Published on January 17, 2008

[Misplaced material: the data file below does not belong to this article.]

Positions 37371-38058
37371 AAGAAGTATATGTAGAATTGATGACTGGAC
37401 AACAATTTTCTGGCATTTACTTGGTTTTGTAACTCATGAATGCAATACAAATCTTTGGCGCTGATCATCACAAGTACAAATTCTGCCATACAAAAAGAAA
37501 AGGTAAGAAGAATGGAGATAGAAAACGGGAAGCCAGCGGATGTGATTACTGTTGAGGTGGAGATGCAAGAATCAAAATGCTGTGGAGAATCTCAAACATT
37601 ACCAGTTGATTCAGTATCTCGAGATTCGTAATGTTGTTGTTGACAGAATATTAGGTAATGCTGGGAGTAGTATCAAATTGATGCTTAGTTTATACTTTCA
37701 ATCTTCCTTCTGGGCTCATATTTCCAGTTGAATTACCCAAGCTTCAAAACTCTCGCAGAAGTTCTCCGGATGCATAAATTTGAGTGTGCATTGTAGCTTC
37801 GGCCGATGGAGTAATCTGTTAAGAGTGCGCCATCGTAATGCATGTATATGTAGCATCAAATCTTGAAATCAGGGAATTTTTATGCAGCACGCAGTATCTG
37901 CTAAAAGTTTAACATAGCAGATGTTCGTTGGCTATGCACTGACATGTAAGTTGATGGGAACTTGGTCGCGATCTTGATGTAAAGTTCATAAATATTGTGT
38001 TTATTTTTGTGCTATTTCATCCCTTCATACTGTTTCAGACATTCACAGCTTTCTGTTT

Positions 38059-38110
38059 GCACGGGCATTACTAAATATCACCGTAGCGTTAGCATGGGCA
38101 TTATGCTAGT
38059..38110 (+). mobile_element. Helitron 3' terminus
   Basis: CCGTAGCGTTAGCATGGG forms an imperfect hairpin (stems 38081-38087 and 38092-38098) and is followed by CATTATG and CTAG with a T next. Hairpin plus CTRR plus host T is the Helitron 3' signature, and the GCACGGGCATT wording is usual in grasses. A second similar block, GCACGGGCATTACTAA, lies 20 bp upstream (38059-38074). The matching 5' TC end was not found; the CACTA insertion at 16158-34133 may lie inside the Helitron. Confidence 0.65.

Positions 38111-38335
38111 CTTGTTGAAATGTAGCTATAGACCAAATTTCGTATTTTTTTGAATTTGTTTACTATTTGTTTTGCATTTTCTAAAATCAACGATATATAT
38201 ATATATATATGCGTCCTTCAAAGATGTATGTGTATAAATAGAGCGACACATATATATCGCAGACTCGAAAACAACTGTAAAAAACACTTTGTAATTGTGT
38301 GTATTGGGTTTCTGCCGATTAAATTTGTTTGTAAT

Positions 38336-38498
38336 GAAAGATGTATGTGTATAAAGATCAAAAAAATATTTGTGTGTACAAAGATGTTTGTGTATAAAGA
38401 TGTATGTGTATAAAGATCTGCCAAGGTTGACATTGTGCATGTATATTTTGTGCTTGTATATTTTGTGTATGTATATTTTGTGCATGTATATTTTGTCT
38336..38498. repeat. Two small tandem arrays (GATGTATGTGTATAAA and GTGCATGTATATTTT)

Slide1: Llandaff City C/W Primary School. Higher order thinking skills’ projects. The last few years have seen our school develop a range of strategies to provide for the more able child. A recent development has been ‘higher order thinking skills’ projects. (HOTS) The projects vary in length from three to five days and are designed to develop the higher order thinking skills of ANALYSIS SYNTHESIS EVALUATION What follows is a description of the Y5 Ithaca project. It happened in a mixed ability class of 31 children during the first week of the Easter term. The children returned to school on the Wednesday and the project was completed by the Friday of the same week. Slide2: Ithaca When you set out on your journey to Ithaca, pray that the road is long, full of adventure, full of knowledge. The Lestrygonians and the Cyclops, the angry Poseidon -- do not fear them: You will never find such as these on your path, if your thoughts remain lofty, if a fine emotion touches your spirit and your body. The Lestrygonians and the Cyclops, the fierce Poseidon you will never encounter, if you do not carry them within your soul, if your soul does not set them up before you. The work began with a Community of Enquiry to discuss the poem ‘Ithaca’ by C P Cavafy. The class sits in a large circle and the pupils work in groups of three. Slide3: Pray that the road is long. That the summer mornings are many, when, with such pleasure, with such joy you will enter ports seen for the first time; stop at Phoenician markets, and purchase fine merchandise, mother-of-pearl and coral, amber and ebony, and perfumes of all kinds, visit many Egyptian cities, to learn and learn from scholars. Slide4: Always keep Ithaca in your mind. To arrive there is your ultimate goal. But do not hurry the voyage at all. It is better to let it last for many years; and to anchor at the island when you are old, rich with all you have gained on the way, not expecting that Ithaca will offer you riches. Ithaca has given you the beautiful voyage. Without her you would have never set out on the road. She has nothing more to give you. And if you find her poor, Ithaca has not deceived you. Wise as you have become, with so much experience, you must already have understood what Ithacas mean. Slide5: Who is Poseidon? Why is he angry? Who is Cyclops? Who are the Lestrygonians? What are scholars? What is ebony? The first set of questions in this type of work always relate to meaning of words the children don’t understand. Slide6: Each group works together to discuss what they’d like to know and often children within the group are able to share knowledge and understanding. Then, in turn, the groups ask questions aloud to the class. After these questions were answered, the children were shown children’s versions of the Odyssey and told about Odysseus and his journey home to Ithaca. Then, they went on to discuss in their groups what further questions and ideas they would like to put to the class. Some of the questions discussed were……. Slide7: What is Ithaca? Is Ithaca a country? Slide8: Children exchange ideas, disagree with each other and offer alternative views. Gradually, the meaning of the poem began to emerge. Finally, the question that you hope would be asked was voiced. Are we all able to reach an Ithaca? The children were then set a challenge. Slide9: Your mission (and you have to accept it!) is to journey to your ‘Ithaca’. You need to work out what your Ithaca is but a very important task will be to report on the journey you take to find it. You will need to reflect on Who were your ‘Lestrygonians’, your Cyclops your Poseidon and how you overcame them. What were the wonderful experiences you had on those summer mornings when you entered Phoenician markets. What riches you gathered on the way and who and what helped you gain more wisdom. Slide10: After discussing in their groups the children finally came back with these ideas. Ithacas To make everyone in the class laugh in a five minute presentation on Friday Two adventure stories based on the Ithaca theme, but set in space. Two plays. To compose, score and perform a short piece of music. To design and make a maze on the Ithaca theme. To draw an imaginary animal and write a story about it. Slide11: Their ‘journeys’ to Ithaca began in earnest on the Wednesday afternoon, continued all day on the Thursday and on Friday morning. Friday afternoon was devoted to the ‘performances’ and for the children to reflect on the experience. It was a busy two and half days. Five of the groups worked independently throughout, the others needing some support, mainly to help them work through differences of opinions. It was good to see the way the children called on each others expertise with some children taking time out of their groups to help in other groups. Two groups involved their families who helped them make costumes at home. At times there were moments of frustration for the children when some wanted to give up. However, they came into school on Friday morning with a tremendous sense of determination to reach their Ithaca by midday. And all groups did, except for one of the saga writing groups who didn’t quite finish their epic, but this was turned to good effect at the end of their presentation when the children were asked how they thought the story should develop. The first session on Friday afternoon saw each group present their work to the class. Slide12: These were two of the group of children who wanted to make everyone in the class laugh. Initial ideas of a joke telling session foundered when they realised that not all children ‘get’ jokes. They did a survey of what the children found funny and visual humour scored highly. They put on a spoof fashion show for pantomime characters, and yes, they did make everyone laugh. Slide13: This group designed and constructed a 3D maze with problem solving activities to complete. Slide14: This group wrote and performed a play called Cinderella with a Difference. This Cinderella was bossy (she ruled the Ugly Sisters with a rod of iron) and very opinionated and the prince asked one of her sisters to marry him instead. Slide15: These children wrote and illustrated an epic saga (10 pages long) entitled ‘Journey to Candy Planet’. The story was well structured and well written. Two of the boys were glad of the opportunity of writing a really long story instead of the usual one or two pages in a writing lesson. Slide16: These were the children who drew the imaginary animal and wrote a story about her. The original drawing was about 10cm square and part of their challenge was to ‘blow it up’ to be as big as they could make it. Slide17: After break, the children were asked to reflect on what they had achieved during the week and here are some of their thoughts. Slide20: Children’s viewpoints six months later. I thought it was very exciting. It was interesting to get into. It was good because I like a change. I really liked it because in our group we could use our English and art skills. It was a challenge and I needed a challenge. I loved it because it was something different. It was the best because we had to read, write, draw and act. It was a challenge to work so quickly. I really enjoyed watching the other presentations. Slide21: I liked the Ithaca work. It was really fun because we worked together as a team. We all liked doing the maze and bringing in things from home. Even though it was a bit embarrassing to perform it to the class it was worth it. I think it was a good idea to start it off with a poem. Amy-Rose The Ithaca work was good because we worked together really well. We got on well with each other. The maze was really good with the shiny green for the bushes. You had to make your way to the castle and there were some trap doors with snakes and bears. In the end you find the castle, open the door and there is your treasure. Andrea. The project went well, and it’s one that would be worth repeating with another class next year. Children with strong linguistic, visual and musical skills were allowed the freedom to explore their particular strengths and interests. But it was an inclusive project too, and all children of all abilities were able to contribute to the work. Children with good interpersonal skills flourished that week too. Two more able ‘linguistic’ girls also revealed themselves as excellent leaders and motivators in their particular groups.